Who Do the Rocket Scientists Go to When They Need Help? Shippensburg University Students!
Who do the Rocket Scientists go to when they need help? Shippensburg University students.
When NASA needed help gathering data about water around its launch facility in Virginia, scientists turned to Shippensburg University students. For years, the University’s geography/earth science students have been helping monitor water quality, important to the Wallops Island launch facility.
Guided by geography/earth science professor, Dr. Sean Cornell, students collected data by physically retrieving water sensors and taking them into the lab for data download. The process was problematic. Often sensors would break or disappear in rough weather and months of data collection was lost, and retrieving the sensors disrupted the water around them impacting the data results.
So, Dr. Cornell turned to his colleagues, Drs. Carol Wellington and Tom Briggs, in Ship’s computer science and engineering department. The solution; permanently stationed sensors that relayed real-time data to scientists on land. The fact that the technology for such a solution did not exist was the real-world engineering problem Dr. Wellington and her students were looking for.
“Here we have our students in our major and they understand the data, but they don’t know the technology and likewise the engineers don’t understand the data, but they understand how to get it into a usable format. That’s what is really cool about this,” said Cornell.
Ship’s computer engineering students created a wireless network by building a series of circuit boards that use sensors to gather data. The mechanical engineers tackled securing sensor housing to withstand rough saltwater conditions. Software engineering students built a web site that visualizes the data so scientists can identify patterns. And the computer science students are building data mining algorithms looking for long term trends and effects like climate change.
The project solves a specific problem for NASA, but the implications are far reaching. The group sees broad uses for the new system not just locally, but globally. And students have valuable experiences to take into their careers. “The NASA project exposes me to a real-world experience that I know I couldn’t get anywhere else,” said junior software engineering major Nahesha Paulection.
Dr. Cornell sees first-hand the irreplaceable impact on learning. “What Shippensburg is offering students is the physical connection to the ocean and the world and providing real solutions for problems that are only going to get worse.” It’s the kind of educational experience Ship aims to create for every student.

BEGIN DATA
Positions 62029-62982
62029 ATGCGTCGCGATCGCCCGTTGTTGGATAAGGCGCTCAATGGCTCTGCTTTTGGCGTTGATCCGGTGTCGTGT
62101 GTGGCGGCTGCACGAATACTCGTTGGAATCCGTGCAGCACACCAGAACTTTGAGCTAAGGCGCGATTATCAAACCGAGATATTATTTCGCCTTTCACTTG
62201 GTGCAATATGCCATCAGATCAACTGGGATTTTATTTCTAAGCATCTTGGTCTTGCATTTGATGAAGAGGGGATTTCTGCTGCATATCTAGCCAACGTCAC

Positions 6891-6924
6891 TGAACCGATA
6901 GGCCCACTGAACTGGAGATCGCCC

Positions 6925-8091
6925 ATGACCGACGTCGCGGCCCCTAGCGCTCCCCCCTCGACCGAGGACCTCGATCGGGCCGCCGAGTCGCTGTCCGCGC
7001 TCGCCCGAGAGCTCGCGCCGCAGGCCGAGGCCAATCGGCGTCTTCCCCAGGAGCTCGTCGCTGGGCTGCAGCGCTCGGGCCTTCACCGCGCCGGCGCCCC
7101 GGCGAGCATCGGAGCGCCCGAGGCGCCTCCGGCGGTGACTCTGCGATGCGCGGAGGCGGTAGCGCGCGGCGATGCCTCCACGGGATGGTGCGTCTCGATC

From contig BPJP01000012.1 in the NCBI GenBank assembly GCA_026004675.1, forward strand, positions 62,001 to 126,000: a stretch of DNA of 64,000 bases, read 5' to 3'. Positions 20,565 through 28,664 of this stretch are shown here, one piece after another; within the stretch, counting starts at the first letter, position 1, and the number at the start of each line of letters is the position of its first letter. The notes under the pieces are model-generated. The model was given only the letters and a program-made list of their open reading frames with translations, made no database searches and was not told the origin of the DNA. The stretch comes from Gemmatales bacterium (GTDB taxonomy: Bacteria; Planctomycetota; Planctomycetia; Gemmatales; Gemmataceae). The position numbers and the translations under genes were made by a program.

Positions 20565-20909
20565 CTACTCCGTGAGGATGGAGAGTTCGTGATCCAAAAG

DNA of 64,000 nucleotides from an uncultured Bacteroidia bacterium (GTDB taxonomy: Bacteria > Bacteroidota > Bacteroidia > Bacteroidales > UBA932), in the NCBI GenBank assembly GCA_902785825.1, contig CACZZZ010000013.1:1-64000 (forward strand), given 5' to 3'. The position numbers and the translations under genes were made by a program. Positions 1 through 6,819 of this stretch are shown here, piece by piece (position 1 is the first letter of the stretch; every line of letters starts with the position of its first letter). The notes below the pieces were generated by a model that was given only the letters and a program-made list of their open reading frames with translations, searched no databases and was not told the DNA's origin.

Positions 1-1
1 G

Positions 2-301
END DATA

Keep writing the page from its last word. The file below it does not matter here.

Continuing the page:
The World Is Ship’s Classroom
Shippensburg University’s academic programs are designed to meet the world head on. Like the water sensor project, they are innovative, affordable and use real-world practices to prepare students for success. With 13 accredited programs and a 20 to 1 student-to-faculty ratio, Ship offers a quality and personalized educational experience.
Meeting the projected needs of the workforce, Ship now offers programs in sustainability and entrepreneurship. The entrepreneurship major cultivates the business owners of tomorrow. Sustainability offers a unique combination of sustainability skills with geotechnology and geographic information systems skills.
Excellence is the standard for Ship’s academics. The John L. Grove College of Business is internationally accredited by the Association to Advance Collegiate Schools of Business. Ship offers program standards you won’t find at universities in your region like its accredited communication/journalism and criminal justice programs. Ship’s ABET accredited computer science, computer engineering and software engineering programs are uniquely committed to balancing hands-on and theoretical learning. Industry experienced faculty guide students to apply real-life practice using industry-standard equipment from the beginning of the programs.
Going beyond the classroom, Ship offers one-of-a-kind resources for students including the Center for Land Use and Sustainability, a stock trading room, centers for entrepreneurial leadership and innovation, a fashion archives and museum and the only public elementary lab school in the state.
Shippensburg University proudly serves the state's public education mission by making college an affordable investment. Each year, Ship awards more than $76 million in grants, scholarships, student employment and loans.
The Heart of the MidAtlantic
Shippensburg University is located about an hour south of Harrisburg. It sits in the center of the East Coast’s major metropolitan areas making Philadelphia, Baltimore, Washington D.C. and New York accessible options for students to visit and intern. Ship is a member of the 14 university PASSHE state school system.
Ship students and alumni say that beyond the classroom, it’s the lifelong friendships and relationships that set Ship apart. See for yourself. Schedule a visit at ship.edu/visit.